On April 30, 2015, the Ohio Supreme Court issued two separate opinions, Hillenmeyer v. Cleveland Board of Review and Saturday v. Cleveland Board of Review, addressing the “games-played” method by which the City of Cleveland calculated taxes owed by nonresident professional athletes.  In both cases, the City asserted that it had the authority to tax a portion of an NFL player’s annual income based upon the number of games the team played in Cleveland compared to the number of games the team played in total. For example, if a team played 20 games and one of those games occurred in Cleveland, then the player owed one twentieth, or 5%, of his annual income to the City. The Supreme Court disagreed with the City’s application of this method and ordered the City to issue refunds.

Hillenmeyer v. Cleveland Board of Review

The “games-played” method is unconstitutional as applied to nonresident professional athletes

Hunter Hillenmeyer, a former linebacker for the Chicago Bears, challenged the City’s taxation of his 2004 through 2006 income.  For each of those three years, Hillenmeyer spent two days in Cleveland and only played in one game. Hillenmeyer argued that: (1) the City should have applied the 12-day grace period rule, pursuant to R.C. § 718.011, exempting him from all tax liability; and (2) that the “games-played” method was unconstitutional.

First, the Court held that the City had a rational basis for declining to apply the 12-day grace period rule. Imposing local taxes on professional athletes is justified as a result of the costs of hosting professional sports events,e.g., need for police protection and crowd control.  Second, the Court held that, although a city may tax compensation earned for work performed within the city, the allocation ratio under the “games-played” method fails to afford due process as it was applied. The Court found that the “games-played method” is an impermissible extraterritorial tax because it reaches income performed outside of the City. NFL players are paid for more than just games played, but are also compensated for promotional activities, meetings, preseason training, and regular season practices. Because the “games-played” method only considers the number of games played in one year, it therefore imposes a tax on compensation for activities earned outside of the City.

The Court advised the City to alternatively apply the “duty-days method,” which calculates taxable income by dividing the total amount of days a player worked in Cleveland by the total number of days a player worked in the taxable year.  For example, Hillenmeyer worked a total of 157 days in 2004 and spent 2 of those days in Cleveland. Thus, Cleveland should be allocated approximately 1.27% of Hillenmeyer’s income for 2004.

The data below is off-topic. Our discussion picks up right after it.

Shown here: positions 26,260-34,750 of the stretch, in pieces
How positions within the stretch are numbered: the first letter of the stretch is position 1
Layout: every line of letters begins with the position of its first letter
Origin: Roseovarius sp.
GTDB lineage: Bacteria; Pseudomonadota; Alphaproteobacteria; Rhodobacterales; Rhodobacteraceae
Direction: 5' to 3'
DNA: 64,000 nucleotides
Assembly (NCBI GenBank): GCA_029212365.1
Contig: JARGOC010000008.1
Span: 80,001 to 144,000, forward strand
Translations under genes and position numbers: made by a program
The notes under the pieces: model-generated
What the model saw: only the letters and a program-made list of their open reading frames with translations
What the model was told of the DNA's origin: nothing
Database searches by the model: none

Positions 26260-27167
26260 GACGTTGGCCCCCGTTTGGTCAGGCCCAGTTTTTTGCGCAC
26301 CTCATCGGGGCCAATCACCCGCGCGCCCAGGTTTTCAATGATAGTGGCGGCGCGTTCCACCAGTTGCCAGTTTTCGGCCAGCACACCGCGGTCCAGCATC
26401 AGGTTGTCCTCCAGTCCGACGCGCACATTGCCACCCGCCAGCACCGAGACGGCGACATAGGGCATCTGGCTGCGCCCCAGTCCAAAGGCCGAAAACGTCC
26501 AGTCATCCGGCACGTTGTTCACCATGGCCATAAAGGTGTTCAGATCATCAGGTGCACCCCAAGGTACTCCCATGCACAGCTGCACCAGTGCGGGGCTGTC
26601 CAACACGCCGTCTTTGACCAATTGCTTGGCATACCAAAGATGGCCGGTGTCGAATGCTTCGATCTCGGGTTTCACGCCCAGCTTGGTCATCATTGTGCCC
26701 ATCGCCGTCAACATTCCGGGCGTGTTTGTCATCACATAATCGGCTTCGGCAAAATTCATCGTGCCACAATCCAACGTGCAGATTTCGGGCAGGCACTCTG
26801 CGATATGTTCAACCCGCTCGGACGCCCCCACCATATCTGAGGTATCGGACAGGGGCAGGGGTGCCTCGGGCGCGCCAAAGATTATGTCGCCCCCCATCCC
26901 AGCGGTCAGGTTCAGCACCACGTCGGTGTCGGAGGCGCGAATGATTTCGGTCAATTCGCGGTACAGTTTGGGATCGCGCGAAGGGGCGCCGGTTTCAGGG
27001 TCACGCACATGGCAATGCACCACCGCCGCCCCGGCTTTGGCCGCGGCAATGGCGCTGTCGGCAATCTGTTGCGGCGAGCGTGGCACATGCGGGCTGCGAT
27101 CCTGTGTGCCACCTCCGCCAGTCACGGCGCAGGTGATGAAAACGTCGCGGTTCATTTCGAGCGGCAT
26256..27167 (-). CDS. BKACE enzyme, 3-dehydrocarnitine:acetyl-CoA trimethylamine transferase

Saturday v. Cleveland Board of Review

A nonresident professional athlete may not be taxed unless he is physically present

Jeffrey B. Saturday, a former center of the Indianapolis Colts, challenged the City’s taxation of his 2008 income. The City imposed its tax based on one game that the Colts played against the Browns in Cleveland to which Saturday was not present. Due to an injury, Saturday was in Indianapolis undergoing physical rehabilitation.

The City defended its position by arguing that the language of its Code permits a tax on “all qualifying wages, earned . . . by nonresidents of the City for work done or services performed or rendered within the City orattributable to the City.” The City further relied on its official nonresident-professional-athlete regulation permitting deduction for “games in which the athlete was excused from playing because of injury or illness.”

The Court rejected the City’s position and held that Saturday could only be subjected to the City’s tax if he was in Cleveland and playing in the game. The Court cited to Hillenmeyer, in order to explain that Saturday was being paid by the Colts for his participation in physical therapy, which took place outside of Cleveland. Thus, Saturday’s job duties in Indianapolis on game day could not be “attributable to the City.” However, the Court held that had Saturday traveled to Cleveland with the team and was subsequently “excused from playing because of injury or illness” as described in the City’s regulation, then the language might support the imposition of the tax.

Instant Replay

Municipalities imposing a tax on nonresident-professional-athletes should use the “duty-days” method of calculating taxable income and may only impose such a tax when the athlete is present and participating in the game(s). The Supreme Court punted the issue of whether a municipality may impose a tax when the athlete is excused from playing due to injury or illness, but is present with the team on game day.

How do Hillenmeyer and Saturday affect the taxation of nonresident workers and professionals?

First, municipalities are foreclosed from imposing local taxes on nonresidents who work within the municipality for 12 days or less, unless the taxing authority can rationally justify that the type of work performed imposes financial burdens upon the municipality. The individuals subject to the tax must also be identifiable with relative ease.

Second, when applying a tax to nonresidents who occasionally enter the municipality to work, the calculation used to determine taxable income must only have the effect of taxing the actual work or services performed within the City.

You can read the full text of Hillenmeyer v. Cleveland by clicking here, and the full text of Saturday v. Cleveland Board of Review via this link.